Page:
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Riding the ‘Solar Coaster’ with Azimuth Energy

Particularly in today’s political climate, renewable energy has its ups and downs. Perhaps that’s why many in the industry call it the “solar coaster.” But the renewable energy movement is a global one requiring problem solving at all levels but especially local according to Paul Marske, director of business development at the St. Louis-based renewable energy company Azimuth Energy.

Founded in 2009, Azimuth helps companies build clean energy strategies into their business models by providing engineering, construction and development support services. The company’s main objective lies in finding clients for whom solar power is currently cost-effective. And that largely depends on location.

“That’s the thing that makes solar a bit complicated,” Marske said. “It’s really a state-by-state market.”

Because each location has a unique mix of laws, government incentives, culture and cost of electricity, Azimuth conducts extensive research to find the sweet spots where their services are financially viable.

“The cost of electricity is really what you’re up against when you’re asking a customer to consider installing solar,” Marske said. “As the cost of installing solar is coming down, it’s spreading the market out because the cost for electricity does not go down like that. It’s remained flat, if not increased.”

These lower prices are helping the solar industry to grow exponentially. In 2016, the one millionth solar system was installed in the U.S., and the industry is expected to double that by 2019, according to the Solar Energy Industries Association.

The growth has helped Azimuth find success in the region and abroad. In St. Louis, Azimuth has installed renewable and efficient energy technologies at the Science Center, Moonrise Hotel, Pageant Theatre and Busch Stadium, where Azimuth’s services reduced the stadium’s energy consumption by 20 percent.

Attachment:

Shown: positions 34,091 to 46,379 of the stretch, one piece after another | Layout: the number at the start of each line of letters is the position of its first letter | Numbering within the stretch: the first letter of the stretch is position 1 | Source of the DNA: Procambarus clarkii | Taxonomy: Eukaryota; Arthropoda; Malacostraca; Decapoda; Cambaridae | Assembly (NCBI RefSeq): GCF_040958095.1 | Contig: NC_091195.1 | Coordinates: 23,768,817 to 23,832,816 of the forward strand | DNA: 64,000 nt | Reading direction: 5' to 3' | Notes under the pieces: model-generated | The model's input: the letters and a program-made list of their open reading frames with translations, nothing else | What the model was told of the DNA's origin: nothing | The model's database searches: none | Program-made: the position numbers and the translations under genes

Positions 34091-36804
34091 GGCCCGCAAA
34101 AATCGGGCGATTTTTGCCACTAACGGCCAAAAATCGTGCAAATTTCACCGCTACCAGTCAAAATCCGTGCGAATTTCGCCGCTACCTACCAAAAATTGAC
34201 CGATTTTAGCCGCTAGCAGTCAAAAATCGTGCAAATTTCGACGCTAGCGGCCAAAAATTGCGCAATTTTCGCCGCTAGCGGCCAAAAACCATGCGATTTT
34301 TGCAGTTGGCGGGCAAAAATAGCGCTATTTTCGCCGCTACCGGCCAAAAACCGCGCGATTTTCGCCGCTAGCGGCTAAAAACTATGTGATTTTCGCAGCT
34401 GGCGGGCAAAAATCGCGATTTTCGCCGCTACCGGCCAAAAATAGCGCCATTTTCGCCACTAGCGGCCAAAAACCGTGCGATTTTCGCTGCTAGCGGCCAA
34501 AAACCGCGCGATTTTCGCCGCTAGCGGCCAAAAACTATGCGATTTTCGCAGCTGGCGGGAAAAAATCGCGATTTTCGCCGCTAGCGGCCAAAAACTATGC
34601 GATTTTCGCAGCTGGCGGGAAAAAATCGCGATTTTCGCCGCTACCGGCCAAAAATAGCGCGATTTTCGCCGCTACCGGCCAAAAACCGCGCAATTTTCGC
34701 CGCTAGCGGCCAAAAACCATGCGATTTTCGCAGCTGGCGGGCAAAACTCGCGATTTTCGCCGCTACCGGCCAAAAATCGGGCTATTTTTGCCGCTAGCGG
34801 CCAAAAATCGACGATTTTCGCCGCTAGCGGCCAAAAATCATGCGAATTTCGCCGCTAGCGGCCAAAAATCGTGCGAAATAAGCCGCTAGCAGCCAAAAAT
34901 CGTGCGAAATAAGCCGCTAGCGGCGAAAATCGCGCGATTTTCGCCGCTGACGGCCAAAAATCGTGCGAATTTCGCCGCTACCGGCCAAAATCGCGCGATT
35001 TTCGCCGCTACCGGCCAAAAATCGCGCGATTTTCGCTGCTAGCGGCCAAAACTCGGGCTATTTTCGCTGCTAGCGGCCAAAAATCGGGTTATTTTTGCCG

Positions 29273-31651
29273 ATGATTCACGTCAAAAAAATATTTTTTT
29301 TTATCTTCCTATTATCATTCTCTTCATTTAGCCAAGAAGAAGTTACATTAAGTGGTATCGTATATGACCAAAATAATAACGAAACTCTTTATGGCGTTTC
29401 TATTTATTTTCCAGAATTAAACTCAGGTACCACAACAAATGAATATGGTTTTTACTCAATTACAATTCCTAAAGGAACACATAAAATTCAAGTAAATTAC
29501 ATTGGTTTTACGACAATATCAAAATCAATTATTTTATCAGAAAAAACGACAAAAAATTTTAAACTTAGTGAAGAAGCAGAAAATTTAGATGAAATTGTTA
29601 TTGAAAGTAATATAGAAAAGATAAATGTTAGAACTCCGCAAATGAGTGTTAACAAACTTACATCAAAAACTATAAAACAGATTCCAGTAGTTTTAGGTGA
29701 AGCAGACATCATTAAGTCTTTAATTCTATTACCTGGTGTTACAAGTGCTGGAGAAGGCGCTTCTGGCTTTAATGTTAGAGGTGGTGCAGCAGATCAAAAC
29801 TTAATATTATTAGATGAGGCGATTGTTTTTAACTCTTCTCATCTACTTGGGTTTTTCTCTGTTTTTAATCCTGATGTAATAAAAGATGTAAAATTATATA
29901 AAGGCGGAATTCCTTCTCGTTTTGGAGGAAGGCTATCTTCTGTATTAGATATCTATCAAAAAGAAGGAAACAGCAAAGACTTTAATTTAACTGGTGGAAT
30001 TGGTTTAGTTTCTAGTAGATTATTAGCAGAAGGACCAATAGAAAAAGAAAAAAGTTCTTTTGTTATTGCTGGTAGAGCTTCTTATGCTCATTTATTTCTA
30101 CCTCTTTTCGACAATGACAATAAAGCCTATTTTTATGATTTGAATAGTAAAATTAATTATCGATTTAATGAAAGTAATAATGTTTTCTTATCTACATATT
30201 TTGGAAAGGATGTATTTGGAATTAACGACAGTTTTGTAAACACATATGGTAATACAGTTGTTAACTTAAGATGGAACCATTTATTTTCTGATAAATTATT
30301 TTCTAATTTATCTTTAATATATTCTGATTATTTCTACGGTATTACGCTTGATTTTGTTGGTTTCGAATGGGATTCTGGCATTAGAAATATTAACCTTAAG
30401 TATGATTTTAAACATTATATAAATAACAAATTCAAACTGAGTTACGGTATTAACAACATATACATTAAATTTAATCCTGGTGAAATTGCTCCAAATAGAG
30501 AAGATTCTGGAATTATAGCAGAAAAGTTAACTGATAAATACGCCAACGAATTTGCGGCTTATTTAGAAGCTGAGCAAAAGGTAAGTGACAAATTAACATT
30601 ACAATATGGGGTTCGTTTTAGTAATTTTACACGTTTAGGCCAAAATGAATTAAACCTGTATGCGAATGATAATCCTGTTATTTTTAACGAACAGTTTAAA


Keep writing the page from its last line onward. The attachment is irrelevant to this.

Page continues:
Azimuth has also worked with resorts on Caribbean islands to install advanced technology microgrids, which essentially store solar power in batteries to create independent and reliable electrical networks. This kind of energy storage is similar in function to that of a generator.

“If you pair them with solar, you’re creating your own little mini-utility for your house,” Marske said, noting that using batteries to store energy for future use would be particularly beneficial in places where customers pay peak demand charges for electricity. “If you can add a cost-effective option to store energy for use when the sun’s not out, you’re basically creating one more little piece of the puzzle that removes you from reliance on the utility.”

Energy storage technology is relatively expensive right now. But as batteries become cheaper and more efficient, Azimuth hopes to one day offer it to customers as a standard complement to solar technology.

“In my mind, at some time, they’ll always go hand-in-hand,” Marske said, adding that affordable energy storage is arguably one of the next major innovations in the industry. “It’s just not quite there yet.”

Azimuth is currently focused on growing the company organically and hiring more like-minded people.

“I think part of the reason employees like working for our company is that every time we do a project, we’re impacting the environment and the planet in a positive way,” Marske said.

The company’s location in the CIC@CET building on the Cortex campus might factor into that equation, too. Azimuth President Marc Lopata said that although the space was slightly more expensive than others he was considering, the amenities, atmosphere and administrative functions covered by Cortex staff at the CIC@CET location put it “over the top.”

“It’s just a fun place to work,” Marske said, adding that location was one of the draws for him when he decided to make the move to Azimuth around the beginning of the year. “I love being able to invite customers, family, friends to stop by and check it out.”

Marske said clients seem particularly interested in checking out the campus in person.

“I’m always offering for clients to come here to meet, and the sense that I get is that I’ve gotten more yeses to that than I would have in the past,” Marske said. “Businesspeople around St. Louis are curious about what’s going on here and they’ve heard about it. So if you give them an opportunity to come down and check it out, I think they’re apt to come do that.”

In spite of the industry tumult, Marske remains optimistic about the future.

“The momentum with renewable energy, with clean energy, is not just a U.S. thing,” he said. “It’s a movement across the world.”